Maybe it’s better I didn’t know

Who knows what kind of anxiety I could have built up if I’d known.

Until Friday I had an umbilical hernia. I preferred this name to the more common “belly-button hernia.” Until Friday night I thought the surgery to repair it would be nothing – no more harmful than its silly sounding common name.

I have a couple days under my belt now, and holy shit on a popsicle stick, it wasn’t nothing! It felt like my poor navel coughed up a large fruit. There was a constant, off the charts sharp pain in my gut, and it wasn’t in the same galaxy as the feeling that followed any movement. It took my breath away. In fact, the rise and fall of my stomach during the act of breathing was enough. (It’s better now but I’ll get to that.)

Cheryl and I developed a close relationship with the doctor-on-call over the last few days. There’s been a few cases of miscommunication, a few conversations with health insurance reps, a couple run-ins with a pharmacist who thinks I’m a doctor shopping drug addict, and a fall back to meds I had left over from neck surgery. In fact, I’d like to go to the pharmacy and throw my half-full bottle of oxycodone at the judgmental prick. I won’t because I’d like to keep my criminal record clean. I can’t because it’s the only thing I have that’ll touch the pain. It would be funny if I didn’t feel angry, frustrated, ashamed, stigmatized and depressed. The script the pharmacy wouldn’t fill was less potent than the oxycodone I had left over from neck surgery. In fact, I only had the stuff because I’d long ago asked my first surgeon (from the neck surgery in February) for a less potent script so I could try to start weening off the pain meds altogether.

Before you say anything, I recognize there are lots of folks who shop for doctors to get scripts for medication they don’t really need. I get it. We live in a world where people do bad things. But I’ll be damned if I’m going to treated like a criminal until I can prove otherwise. Hell, Cheryl criticizes me because I don’t sell my discomfort, usually resulting in under-treatment of symptoms. The only reason I had this lovely chat with the folks at CVS is because I turned down a script after the surgery, and Cheryl called my (hernia) surgeon after I spent a night and half the next day curled in a whimpering ball. (I was thinking the discomfort would be nothing compared to my last surgery, and the weened down meds I’d been taking for my neck would be plenty. Yes, I’m THAT stupid.)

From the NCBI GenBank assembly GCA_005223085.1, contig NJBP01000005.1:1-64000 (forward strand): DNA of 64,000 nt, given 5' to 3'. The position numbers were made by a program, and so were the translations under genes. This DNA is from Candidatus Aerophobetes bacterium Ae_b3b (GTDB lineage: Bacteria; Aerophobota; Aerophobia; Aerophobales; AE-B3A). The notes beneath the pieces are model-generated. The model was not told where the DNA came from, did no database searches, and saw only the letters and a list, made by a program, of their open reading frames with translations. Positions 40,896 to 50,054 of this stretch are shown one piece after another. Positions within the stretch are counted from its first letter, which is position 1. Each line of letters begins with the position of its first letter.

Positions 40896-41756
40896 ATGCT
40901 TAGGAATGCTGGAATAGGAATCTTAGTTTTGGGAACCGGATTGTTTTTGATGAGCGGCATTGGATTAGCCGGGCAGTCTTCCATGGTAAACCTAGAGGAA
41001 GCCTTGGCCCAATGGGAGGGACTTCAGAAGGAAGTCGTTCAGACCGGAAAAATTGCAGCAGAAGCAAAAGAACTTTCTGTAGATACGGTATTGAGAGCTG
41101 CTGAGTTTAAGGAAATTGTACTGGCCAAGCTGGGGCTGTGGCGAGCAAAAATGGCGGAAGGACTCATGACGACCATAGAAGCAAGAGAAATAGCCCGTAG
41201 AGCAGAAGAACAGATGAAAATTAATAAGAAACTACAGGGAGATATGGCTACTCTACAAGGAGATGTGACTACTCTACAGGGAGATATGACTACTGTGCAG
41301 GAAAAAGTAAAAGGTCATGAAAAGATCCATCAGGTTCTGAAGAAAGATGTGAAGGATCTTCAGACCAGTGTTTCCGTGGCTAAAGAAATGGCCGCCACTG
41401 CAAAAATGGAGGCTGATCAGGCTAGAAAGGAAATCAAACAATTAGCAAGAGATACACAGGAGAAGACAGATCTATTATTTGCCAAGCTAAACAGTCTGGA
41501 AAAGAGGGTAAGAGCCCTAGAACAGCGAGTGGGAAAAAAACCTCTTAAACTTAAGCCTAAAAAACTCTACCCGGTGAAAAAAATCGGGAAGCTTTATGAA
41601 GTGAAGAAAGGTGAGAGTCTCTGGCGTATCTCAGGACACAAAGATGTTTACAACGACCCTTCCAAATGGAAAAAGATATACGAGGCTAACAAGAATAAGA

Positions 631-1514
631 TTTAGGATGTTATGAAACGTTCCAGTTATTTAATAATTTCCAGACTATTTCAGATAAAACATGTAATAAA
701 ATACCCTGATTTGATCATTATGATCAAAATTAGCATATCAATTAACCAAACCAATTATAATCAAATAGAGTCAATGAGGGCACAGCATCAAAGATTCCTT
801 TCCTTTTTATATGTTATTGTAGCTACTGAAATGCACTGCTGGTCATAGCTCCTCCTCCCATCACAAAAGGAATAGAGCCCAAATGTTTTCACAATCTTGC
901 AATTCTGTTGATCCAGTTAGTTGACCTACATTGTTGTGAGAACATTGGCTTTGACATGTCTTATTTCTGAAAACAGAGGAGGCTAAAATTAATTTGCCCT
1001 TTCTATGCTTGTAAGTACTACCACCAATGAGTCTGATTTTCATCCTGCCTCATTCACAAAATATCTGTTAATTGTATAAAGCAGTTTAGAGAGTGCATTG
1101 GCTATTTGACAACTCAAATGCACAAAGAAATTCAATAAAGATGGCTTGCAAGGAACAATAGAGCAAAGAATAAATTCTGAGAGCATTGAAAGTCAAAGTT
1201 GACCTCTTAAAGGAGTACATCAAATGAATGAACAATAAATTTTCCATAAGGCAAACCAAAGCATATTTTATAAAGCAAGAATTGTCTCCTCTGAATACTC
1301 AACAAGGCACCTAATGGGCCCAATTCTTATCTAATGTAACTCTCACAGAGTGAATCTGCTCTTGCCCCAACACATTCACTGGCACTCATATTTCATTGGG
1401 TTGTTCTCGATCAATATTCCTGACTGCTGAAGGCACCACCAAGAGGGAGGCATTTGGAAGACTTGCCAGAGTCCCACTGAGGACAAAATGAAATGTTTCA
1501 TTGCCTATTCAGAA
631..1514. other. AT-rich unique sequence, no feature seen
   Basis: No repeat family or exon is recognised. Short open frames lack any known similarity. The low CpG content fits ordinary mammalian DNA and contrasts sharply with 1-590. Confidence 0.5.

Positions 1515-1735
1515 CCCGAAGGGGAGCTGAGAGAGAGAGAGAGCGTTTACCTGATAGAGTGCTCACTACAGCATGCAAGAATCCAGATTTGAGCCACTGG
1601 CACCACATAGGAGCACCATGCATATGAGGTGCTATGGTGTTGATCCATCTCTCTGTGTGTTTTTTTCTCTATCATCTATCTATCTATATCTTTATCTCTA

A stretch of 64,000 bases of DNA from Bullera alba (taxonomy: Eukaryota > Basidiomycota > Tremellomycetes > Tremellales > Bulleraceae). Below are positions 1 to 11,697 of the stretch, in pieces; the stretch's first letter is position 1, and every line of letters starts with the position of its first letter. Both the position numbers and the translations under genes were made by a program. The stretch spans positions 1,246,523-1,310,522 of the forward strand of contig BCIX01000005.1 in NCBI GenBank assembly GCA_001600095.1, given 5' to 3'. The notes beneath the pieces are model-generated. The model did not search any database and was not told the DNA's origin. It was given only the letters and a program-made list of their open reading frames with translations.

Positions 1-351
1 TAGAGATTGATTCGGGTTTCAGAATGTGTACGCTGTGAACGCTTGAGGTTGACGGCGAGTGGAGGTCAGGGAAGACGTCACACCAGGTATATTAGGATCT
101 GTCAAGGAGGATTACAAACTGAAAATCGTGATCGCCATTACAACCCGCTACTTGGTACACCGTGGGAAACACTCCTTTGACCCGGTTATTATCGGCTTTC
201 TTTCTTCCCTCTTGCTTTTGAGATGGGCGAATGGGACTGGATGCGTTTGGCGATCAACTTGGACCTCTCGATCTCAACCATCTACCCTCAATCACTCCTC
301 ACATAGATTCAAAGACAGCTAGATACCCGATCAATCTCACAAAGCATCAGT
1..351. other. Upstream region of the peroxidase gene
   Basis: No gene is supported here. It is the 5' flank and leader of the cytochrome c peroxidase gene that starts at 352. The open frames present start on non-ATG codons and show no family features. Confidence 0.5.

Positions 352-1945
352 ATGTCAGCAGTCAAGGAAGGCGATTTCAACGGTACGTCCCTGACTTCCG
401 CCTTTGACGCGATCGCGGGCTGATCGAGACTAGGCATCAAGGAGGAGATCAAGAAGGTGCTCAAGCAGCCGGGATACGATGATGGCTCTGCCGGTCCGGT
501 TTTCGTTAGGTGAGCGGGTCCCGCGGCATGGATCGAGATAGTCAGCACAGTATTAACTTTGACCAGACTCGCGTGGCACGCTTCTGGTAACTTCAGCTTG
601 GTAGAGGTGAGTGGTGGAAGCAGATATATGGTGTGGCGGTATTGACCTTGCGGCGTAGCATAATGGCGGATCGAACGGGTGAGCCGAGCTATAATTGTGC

Now it’s late, I’m tired, and even in my current medicated state/fog, sitting here really hurts. I’ve got one thing left I want to say.

If you’re offended by foul language stop reading now and turn away.

Fuck you, CVS.


My Medical Riff

Sit back and enjoy a good old fashioned rant, boys and girls. Don’t sit too close though. There could be some spittle involved – unintentional, of course.

I’m not going to review my medical history with you now. You’ve either been reading along and know it already, or you haven’t. Maybe you’ll get the basic idea – or not. I’m really not sorry.

The other day I hit a wall. I wasn’t walking or driving so no physical harm done, though after paragraph two maybe you figure I got it coming. It was the metaphorical wall, the one you hit when you’re beyond the normal kind of tired.

It’s when your body cries, “no mas!” even as your mind replies, “what the hell does that mean? We’re a dumb American, uni-lingual you fool!”

Whew! Look at all the hostility fly off the screen. I told you this could be a hum-dinger.

It was 11:00 am on Wednesday after the long Memorial Day weekend – a weekend I had just gotten a LOT of sleep. Cheryl and the kids had left the previous Thursday for the long weekend in Orlando, and I was supposed to meet them Saturday morning. I never made it. A combination of a cold and fatigue kept me in bed.

So resting most of a quiet, long weekend, and working one routine day at work, I should be pretty fresh right? Nope, there was the encounter with the wall, remember? So my addled, exhausted mind tried to run down the possible causes. Thinking about it, I felt like I’d been feeling more drained over the last month or so, but I’d been associating it with my sleep disorder – though it hadn’t changed (to my knowledge).

So what had changed?

Besides the cold, which could only explain one weekend, there was only one thing I could think of: the increased dose of meds my neurologist was giving me to manage headaches. Just for kicks I checked online to see its common side effects. Low and behold, there they were: fatigue, difficulty concentrating, and memory problems (though, all of which could be explained by fatigue).

I decided the wall wasn’t someplace I’d like to live full time, so I called my neurologist’s office to share my concerns. I called first thing in the morning and stuck it out for the legally mandated eight hour wait period for a call back. When I spoke to the nurse I laid it out for her much as I did for you – the last part anyway. I told her how I thought it might be this drug because it was the only thing I could think of that had changed in the last few months. We spoke a little longer. By we I mostly mean me. She had the classic, overworked, “I’m thinking about five other things right now,” dead silence thing going for her. I was interrupted by the occasional blurted question, which she’d have to repeat. The first half overlapped something I’d said.

We had a great rapport going.